Climate change projects make up two-thirds of Young Scientist entries

‘It gives you hope’, says BT Ireland managing director Shay Walsh

Rhys Morgan and Rob West from Morgan and West Unbelievable Science with Aditya Joshi (centre) from CBS Synge St at the launch of the BT Young Scientist Exhibiton. Photograph: Tom Honan/The Irish Times

Rhys Morgan and Rob West from Morgan and West Unbelievable Science with Aditya Joshi (centre) from CBS Synge St at the launch of the BT Young Scientist Exhibiton. Photograph: Tom Honan/The Irish Times

 

Projects relating to climate change account for two thirds of entries qualifying for the final stage of this year’s Young Scientist & Technology Exhibition (BTYSTE) in an indication of strength of feeling among Irish students on the issue.

The number – 335 out of 550 projects – is “unbelievably large”, said BT Ireland managing director Shay Walsh. They range across all categories including what causes climate change; how to address it, and behaviours towards it – notably those of climate science deniers.

“It gives you hope, that they are applying their bright minds, and adding STEM (science, technology, engineering and maths) approaches to come up with practical solutions, and how to get people more engaged on the issue,” Mr Walsh said.

Speaking as the first batch of finalists mounted their projects at Dublin’s RDS, he said the other strong trend this year was the number of projects on how technology and social media impacted on young people’s lives, especially their behaviours and habits.

While parents may be concerned about their children being glued to screens all the time, pupils themselves were very conscious of the impact of “almost-always-on online devices on their mental health and development”, he added.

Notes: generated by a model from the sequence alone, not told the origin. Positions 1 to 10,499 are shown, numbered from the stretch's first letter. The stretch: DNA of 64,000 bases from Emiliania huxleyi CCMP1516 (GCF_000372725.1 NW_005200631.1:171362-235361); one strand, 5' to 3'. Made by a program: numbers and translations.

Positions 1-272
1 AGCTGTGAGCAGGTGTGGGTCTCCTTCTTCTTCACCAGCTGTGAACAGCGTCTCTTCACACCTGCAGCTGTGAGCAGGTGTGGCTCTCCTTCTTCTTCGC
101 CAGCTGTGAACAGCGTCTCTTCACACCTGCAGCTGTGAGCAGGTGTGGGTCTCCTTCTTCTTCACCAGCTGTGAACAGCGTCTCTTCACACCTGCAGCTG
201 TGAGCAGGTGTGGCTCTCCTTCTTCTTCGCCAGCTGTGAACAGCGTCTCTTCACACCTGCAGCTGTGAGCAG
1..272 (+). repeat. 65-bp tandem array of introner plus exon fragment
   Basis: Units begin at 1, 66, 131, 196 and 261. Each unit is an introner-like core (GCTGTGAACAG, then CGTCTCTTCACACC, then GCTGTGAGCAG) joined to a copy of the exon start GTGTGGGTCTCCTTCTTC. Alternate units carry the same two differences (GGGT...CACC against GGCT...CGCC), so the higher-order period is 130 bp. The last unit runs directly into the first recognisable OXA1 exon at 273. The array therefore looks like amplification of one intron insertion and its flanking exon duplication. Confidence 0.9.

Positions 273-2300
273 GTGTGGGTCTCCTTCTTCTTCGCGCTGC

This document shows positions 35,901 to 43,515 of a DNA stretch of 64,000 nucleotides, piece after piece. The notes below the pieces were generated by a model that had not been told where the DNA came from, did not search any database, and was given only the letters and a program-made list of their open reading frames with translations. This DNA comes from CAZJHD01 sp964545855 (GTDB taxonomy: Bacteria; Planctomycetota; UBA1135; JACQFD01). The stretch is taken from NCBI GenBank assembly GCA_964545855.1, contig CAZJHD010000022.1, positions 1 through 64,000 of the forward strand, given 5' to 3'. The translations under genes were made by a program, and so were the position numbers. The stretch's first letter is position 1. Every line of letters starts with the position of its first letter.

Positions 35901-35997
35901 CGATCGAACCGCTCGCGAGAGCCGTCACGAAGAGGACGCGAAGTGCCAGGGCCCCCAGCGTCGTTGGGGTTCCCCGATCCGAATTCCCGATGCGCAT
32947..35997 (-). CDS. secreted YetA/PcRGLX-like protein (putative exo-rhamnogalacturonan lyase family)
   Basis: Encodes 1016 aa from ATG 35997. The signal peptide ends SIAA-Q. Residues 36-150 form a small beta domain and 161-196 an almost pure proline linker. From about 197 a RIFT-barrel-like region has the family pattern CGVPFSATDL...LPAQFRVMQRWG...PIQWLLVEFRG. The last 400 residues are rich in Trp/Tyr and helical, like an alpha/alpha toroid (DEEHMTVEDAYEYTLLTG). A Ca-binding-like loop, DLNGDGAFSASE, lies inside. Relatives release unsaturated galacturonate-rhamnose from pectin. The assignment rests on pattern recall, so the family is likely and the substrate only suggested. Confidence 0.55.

First year student Aditya Joshi (12) from Synge Street CBS in Dublin, who has devised a simple way to solve very complex diophantine equations, was at hand at an informal launch of BTYSTE 2020 on Tuesday.

It was a love of maths, and having been set a challenge by his brother Chirag, that prompted the project, which he has worked on almost every day for the past five months – they attended the exhibition together in the past but this is his first time participating.

“There is no application right now for the equations, but they are very interesting to study,” Aditya explained, while speculating they may become relevant in computer encryption in the future.

Quadrupled visitor numbers

Taoiseach Leo Varadkar will open the exhibition on Wednesday, when the renowned physicist and science communicator Prof Brian Cox will speak at a number of events including the Nextipedia business leaders symposium on the opportunities and challenges of technology in the context of sustainability and Ireland’s aim to become carbon neutral by 2050.

The contest has reached its 56th year, the 20th staged by BT. Mr Walsh said over the past two decades it had grown in size from 600 applications - half on exhibition – to more than 1,850 entries, of which 550 were on show. Visitors to the exhibition have quadrupled in that time to 55,000.

Above all, there was consistent improvement in standards, he said, which was reflected in the number of overall winners who went on to win the EU young scientist competition. Ireland has had 15 winners over the 32 years that the the European contest has been staged.

Judging in the BTYSTE begins on Wednesday and it opens to the public on Friday – tickets have to pre-booked through btyoungscientist.com